Stetson Kennedy (1916-2011) was an author, folklorist, environmentalist, labor activist, and human rights advocate known for his infiltration of the Ku Klux Klan during the 1940s. He authored eight books, including Palmetto Country, Southern Exposure, and The Klan Unmasked. He became one of the country's pioneering folklorists while working for the WPA Florida Writers' Project, and at the age of 21, was put in charge of folklore, oral history, and ethnic studies.
After World War II, Kennedy infiltrated the Ku Klux Klan and exposed their secrets, helping Georgia authorities revoke the Klan's corporate charter. He also supplied Klan secrets to the writers of the Superman radio program which resulted in a series of four episodes in which Superman battled the KKK.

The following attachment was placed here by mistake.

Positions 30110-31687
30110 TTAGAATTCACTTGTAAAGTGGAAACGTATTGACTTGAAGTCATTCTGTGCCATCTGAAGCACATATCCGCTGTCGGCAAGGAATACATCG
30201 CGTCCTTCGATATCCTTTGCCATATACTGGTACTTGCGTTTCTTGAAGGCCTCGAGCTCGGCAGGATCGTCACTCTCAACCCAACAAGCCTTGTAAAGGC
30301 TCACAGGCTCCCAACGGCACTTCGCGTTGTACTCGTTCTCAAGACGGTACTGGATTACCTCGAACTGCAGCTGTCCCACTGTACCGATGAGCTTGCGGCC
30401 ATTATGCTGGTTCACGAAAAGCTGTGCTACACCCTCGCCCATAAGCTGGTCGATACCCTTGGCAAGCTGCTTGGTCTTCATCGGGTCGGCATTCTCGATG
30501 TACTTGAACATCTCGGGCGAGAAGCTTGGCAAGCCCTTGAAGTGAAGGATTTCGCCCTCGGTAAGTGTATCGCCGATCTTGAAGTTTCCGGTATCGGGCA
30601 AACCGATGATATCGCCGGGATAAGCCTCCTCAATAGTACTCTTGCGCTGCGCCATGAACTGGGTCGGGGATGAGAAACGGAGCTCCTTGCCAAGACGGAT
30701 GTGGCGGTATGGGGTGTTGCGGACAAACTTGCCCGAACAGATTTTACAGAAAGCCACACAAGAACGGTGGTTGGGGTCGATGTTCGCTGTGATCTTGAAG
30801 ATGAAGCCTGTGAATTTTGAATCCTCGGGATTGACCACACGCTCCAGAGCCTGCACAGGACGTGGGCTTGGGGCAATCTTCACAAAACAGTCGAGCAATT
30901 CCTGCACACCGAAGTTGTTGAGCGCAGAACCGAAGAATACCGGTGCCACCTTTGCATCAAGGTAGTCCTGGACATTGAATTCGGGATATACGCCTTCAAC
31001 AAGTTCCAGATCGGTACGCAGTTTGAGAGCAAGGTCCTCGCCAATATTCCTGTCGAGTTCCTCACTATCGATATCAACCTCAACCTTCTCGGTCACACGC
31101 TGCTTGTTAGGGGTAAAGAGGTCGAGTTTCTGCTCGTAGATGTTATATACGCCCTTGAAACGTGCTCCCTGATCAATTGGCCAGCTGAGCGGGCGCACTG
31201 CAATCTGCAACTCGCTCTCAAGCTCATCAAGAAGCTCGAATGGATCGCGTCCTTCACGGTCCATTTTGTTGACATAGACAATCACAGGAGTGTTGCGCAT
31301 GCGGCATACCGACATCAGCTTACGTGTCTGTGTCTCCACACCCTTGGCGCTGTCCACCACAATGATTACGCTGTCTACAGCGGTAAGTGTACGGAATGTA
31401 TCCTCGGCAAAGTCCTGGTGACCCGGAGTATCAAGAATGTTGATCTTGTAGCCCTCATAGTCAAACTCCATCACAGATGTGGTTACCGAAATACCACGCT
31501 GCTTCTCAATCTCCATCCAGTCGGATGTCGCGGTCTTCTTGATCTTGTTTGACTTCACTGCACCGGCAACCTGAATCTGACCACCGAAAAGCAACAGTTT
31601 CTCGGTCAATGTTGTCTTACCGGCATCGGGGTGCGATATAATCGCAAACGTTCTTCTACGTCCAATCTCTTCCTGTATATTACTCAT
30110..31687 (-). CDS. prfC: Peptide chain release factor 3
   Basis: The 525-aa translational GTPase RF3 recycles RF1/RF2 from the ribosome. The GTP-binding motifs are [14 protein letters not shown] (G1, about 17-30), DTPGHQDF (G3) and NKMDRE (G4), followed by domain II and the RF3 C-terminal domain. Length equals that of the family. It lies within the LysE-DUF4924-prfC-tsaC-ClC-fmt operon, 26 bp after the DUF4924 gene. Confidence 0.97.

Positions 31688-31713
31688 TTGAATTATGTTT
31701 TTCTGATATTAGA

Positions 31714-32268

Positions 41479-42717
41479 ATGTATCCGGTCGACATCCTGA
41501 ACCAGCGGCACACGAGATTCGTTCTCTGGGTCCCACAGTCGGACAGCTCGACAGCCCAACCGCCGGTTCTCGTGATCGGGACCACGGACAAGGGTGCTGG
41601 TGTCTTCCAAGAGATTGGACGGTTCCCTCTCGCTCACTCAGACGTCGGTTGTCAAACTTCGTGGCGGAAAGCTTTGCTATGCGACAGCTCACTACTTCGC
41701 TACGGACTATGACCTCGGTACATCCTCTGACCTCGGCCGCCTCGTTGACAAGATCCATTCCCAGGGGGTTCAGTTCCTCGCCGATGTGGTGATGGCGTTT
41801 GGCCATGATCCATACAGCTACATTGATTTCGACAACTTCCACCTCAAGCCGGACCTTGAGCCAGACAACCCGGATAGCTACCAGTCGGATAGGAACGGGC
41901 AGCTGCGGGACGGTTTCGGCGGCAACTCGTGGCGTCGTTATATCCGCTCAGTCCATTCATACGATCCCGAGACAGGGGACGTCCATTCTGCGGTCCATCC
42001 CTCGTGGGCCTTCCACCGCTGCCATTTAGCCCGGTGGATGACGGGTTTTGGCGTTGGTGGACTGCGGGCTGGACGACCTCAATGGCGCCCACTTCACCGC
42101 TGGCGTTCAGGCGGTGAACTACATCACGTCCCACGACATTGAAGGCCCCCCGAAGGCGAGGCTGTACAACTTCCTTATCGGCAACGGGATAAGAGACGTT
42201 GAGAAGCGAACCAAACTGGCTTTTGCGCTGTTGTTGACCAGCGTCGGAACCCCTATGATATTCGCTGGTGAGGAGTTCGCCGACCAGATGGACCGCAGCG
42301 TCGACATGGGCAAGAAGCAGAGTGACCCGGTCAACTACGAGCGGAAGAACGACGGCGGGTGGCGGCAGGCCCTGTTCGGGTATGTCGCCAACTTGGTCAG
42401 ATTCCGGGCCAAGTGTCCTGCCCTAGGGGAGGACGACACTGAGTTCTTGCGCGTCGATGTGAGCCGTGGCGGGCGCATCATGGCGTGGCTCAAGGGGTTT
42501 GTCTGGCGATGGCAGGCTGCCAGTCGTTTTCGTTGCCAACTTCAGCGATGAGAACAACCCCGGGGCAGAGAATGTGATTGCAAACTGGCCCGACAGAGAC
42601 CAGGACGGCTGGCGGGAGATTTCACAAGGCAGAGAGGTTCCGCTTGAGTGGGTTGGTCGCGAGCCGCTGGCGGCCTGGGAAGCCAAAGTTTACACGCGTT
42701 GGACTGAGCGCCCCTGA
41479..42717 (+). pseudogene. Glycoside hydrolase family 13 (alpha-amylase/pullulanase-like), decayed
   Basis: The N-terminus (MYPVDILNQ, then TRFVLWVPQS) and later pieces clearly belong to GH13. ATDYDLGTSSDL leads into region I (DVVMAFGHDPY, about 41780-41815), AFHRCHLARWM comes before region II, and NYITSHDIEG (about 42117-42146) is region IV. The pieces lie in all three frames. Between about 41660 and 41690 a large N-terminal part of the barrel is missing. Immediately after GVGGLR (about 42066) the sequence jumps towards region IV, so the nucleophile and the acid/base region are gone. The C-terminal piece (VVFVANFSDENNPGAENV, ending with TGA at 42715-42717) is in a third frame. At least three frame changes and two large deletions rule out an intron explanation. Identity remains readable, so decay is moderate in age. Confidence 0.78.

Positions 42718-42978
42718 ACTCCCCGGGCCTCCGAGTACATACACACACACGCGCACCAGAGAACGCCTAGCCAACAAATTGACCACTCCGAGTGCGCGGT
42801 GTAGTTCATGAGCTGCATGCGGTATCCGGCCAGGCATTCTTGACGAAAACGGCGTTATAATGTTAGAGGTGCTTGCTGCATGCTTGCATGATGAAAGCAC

In addition to his passion for folklore, Kennedy counted as close friends famous writers and musicians, including Erskine Caldwell, Jean Paul Sartre and Woody Guthrie.
Until the very last days of his life, Kennedy continued to champion the causes that drove his decades of activism. His advice to young people was always to "pick a cause and stick to it." Kennedy's legacy lives on through his writings, Beluthahatchee Park, and the remarkable impact he made on all those who knew him.
Georgia State University Library's Southern Labor Archives' digitized collection of Stetson Kennedy papers reflect his life and work, particularly in the areas of labor and civil rights. For further research, consult the guide to the Stetson Kennedy papers at Georgia State University Library. the Stetson Kennedy research guide, and the Stetson Kennedy Official Website.
The biographical information above was taken from the Stetson Kennedy Official Website and modified; a more complete biography can be found there.